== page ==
In May, the Federal Reserve released proposals for limiting the circumstances under which lenders could increase interest rates on existing card balances. The limits would apply to personal cards — including any business expenses charged on them — but not to business cards, a Fed spokeswoman said.
Small-business card lenders generally grant initial terms on the basis of personal credit, with consideration of any business payment scores.
Business card usage is sometimes reported to personal credit bureaus. This can decrease a personal credit score, known as a FICO score because it was created by the Fair Isaac Corporation.
Ms. Landis said some of her business card activity had appeared on personal credit reports. And FICO decreases can also result in higher business card rates, she said. “I know because I ran up a balance on a personal card while traveling, which dropped my FICO, and the rate on one of my business cards immediately went from about 18 percent to 23 percent.”
Jason Peringer, a certified massage therapist on Martha’s Vineyard, said he discovered the connection between personal and business credit after his home burned down.
A construction loan and a houseful of new furnishings that he put on personal cards — purchases required before an insurer would partly reimburse him — increased Mr. Peringer’s debt-to-income ratio and lowered his credit score, he said. American Express cut his business card limit to $1,000, from $15,000, and the Advanta Corporation raised his business rate to 34.99 percent, from 16.99 percent, he said.
“I had never missed or been late on any payments,” he said.
There is not much data about card charge-offs — the debt that lenders write off as uncollectible — stemming from small business. The Federal Reserve found that charge-offs for all commercial bank cards rose in the second quarter, reaching 5.47 percent. Neither the central bank nor most large lenders break out business card charge-offs.
But Advanta, which markets MasterCards exclusively to small businesses, reported second-quarter charge-offs of 8.38 percent, up from 3.48 percent a year earlier. Advanta said it was one of the largest small-business card issuers last year.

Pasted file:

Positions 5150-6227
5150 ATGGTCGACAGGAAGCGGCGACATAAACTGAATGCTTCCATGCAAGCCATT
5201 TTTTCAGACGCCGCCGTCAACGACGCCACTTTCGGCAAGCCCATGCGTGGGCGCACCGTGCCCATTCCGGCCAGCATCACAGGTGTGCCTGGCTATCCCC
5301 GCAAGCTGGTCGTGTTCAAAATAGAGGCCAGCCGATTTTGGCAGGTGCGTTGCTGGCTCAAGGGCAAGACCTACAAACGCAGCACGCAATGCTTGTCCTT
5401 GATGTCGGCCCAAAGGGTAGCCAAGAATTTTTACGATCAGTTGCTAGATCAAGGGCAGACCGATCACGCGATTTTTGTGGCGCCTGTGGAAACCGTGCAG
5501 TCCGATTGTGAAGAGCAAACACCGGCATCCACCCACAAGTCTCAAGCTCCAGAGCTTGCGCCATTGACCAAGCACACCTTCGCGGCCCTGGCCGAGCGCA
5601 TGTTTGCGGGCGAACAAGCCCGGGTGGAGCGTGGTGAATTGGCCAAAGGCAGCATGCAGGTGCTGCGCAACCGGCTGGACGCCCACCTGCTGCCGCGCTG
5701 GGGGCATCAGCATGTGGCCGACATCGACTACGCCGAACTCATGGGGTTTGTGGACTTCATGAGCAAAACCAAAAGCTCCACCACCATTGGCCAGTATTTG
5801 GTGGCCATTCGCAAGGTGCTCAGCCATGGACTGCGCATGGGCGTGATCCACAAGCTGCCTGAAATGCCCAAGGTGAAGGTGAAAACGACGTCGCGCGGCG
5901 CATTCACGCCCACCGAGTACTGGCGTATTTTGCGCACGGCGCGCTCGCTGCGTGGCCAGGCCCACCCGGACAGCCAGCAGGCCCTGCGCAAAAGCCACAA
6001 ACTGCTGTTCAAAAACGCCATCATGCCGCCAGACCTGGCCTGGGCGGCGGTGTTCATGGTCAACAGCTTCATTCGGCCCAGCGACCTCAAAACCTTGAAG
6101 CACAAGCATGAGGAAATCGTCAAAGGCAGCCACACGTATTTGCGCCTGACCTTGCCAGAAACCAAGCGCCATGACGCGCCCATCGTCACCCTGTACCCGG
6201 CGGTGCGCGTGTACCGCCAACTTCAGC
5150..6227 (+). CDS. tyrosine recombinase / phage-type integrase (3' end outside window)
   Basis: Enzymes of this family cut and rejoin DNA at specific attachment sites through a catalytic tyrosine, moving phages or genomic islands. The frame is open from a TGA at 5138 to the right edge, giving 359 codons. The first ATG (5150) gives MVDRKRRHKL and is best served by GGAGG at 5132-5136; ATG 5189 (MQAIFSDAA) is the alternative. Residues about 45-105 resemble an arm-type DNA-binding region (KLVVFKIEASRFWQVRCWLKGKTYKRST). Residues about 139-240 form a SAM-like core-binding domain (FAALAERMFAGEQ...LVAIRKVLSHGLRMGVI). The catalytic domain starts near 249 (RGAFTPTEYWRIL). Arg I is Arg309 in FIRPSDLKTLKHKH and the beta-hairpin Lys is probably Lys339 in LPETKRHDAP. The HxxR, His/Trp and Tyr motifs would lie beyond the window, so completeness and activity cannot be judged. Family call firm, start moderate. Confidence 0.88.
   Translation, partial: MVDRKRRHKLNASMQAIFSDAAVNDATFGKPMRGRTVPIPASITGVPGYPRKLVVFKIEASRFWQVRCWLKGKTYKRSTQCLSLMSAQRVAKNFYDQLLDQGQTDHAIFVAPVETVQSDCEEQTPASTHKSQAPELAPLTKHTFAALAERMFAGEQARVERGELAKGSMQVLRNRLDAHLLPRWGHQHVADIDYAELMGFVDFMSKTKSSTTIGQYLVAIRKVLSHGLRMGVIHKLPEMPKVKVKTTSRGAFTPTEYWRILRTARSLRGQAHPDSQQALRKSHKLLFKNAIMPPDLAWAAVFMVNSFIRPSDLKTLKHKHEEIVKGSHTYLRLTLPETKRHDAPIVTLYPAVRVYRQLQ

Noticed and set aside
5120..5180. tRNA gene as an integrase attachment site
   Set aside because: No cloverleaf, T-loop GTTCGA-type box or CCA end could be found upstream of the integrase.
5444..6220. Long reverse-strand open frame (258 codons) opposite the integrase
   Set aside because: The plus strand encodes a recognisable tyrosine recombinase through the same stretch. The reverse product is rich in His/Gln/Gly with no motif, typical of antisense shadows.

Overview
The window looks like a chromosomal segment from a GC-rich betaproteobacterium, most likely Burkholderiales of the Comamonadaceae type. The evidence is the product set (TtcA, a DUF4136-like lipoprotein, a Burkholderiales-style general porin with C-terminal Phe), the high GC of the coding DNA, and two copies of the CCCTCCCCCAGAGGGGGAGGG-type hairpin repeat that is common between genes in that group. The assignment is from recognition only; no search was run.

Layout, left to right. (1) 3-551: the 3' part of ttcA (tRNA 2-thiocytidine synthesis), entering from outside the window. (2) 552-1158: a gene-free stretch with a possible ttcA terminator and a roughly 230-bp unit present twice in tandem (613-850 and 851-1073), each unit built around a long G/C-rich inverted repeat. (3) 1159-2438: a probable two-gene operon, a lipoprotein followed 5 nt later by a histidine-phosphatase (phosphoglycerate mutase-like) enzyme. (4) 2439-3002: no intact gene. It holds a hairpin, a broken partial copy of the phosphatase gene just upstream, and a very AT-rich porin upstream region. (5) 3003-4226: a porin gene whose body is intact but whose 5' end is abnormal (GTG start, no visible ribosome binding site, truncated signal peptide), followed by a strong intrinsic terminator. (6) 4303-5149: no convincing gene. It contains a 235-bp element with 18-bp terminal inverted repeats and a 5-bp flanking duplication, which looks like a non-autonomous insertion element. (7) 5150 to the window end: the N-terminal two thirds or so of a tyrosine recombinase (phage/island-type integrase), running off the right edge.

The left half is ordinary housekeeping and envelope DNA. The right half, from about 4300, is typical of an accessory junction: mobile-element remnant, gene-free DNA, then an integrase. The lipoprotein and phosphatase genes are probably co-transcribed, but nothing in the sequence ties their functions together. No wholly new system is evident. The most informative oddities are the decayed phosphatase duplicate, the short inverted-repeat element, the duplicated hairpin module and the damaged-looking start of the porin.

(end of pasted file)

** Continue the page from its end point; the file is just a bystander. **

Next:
Entrepreneurs get the most out of cards when they regularly pay off their balances. “Many of my clients use them, but in a limited way in the early stages,” said Michael Gonnerman, a financial adviser in Boston to high-tech entrepreneurs.
Timothy Ferriss, author of the best-seller “The 4-Hour Workweek” and a business consultant in San Francisco, began his entrepreneurial career selling a sports nutritional supplement. He said he had already done market testing and secured customer commitments when he put $10,000 in manufacturing costs on personal cards in 2001.
He said he had charged about 70 percent to an American Express card requiring monthly payment in full. The rest went to zero percent introductory rate cards that he paid off within three months. “I avoided depending on self-discipline, which entrepreneurs often overestimate.”
Today, Mr. Ferriss said, he often asks customers to charge their payments. Even if he must accept slightly less, he prefers the immediate payment to managing the cash flow problems of extended payment terms.
Entrepreneurs may pay dearly if they fail to understand their small-business card agreements. Victor Patenaude, a collections lawyer in San Diego, wrote in an e-mail message that he had obtained “thousands of judgments” against entrepreneurs who could not pay their business card debt. “Last week, an attorney called up, guns blazing, and said we will lose at trial if we think her client is personally liable,” he wrote. “After I faxed the application and pointed out the small print, she fired her client and suggested he pay us.”
Marc Augustine, a consumer electronics exporter in Miami, said he had negotiated a bank credit line and several cards without personal liability by building a solid history of borrowing and rapid repayment. He said he was concerned about a friend, already the owner of one business, who has put $30,000 on personal cards to start a new venture.
“I speak to him, but he says he has to have it now,” Mr. Augustine said.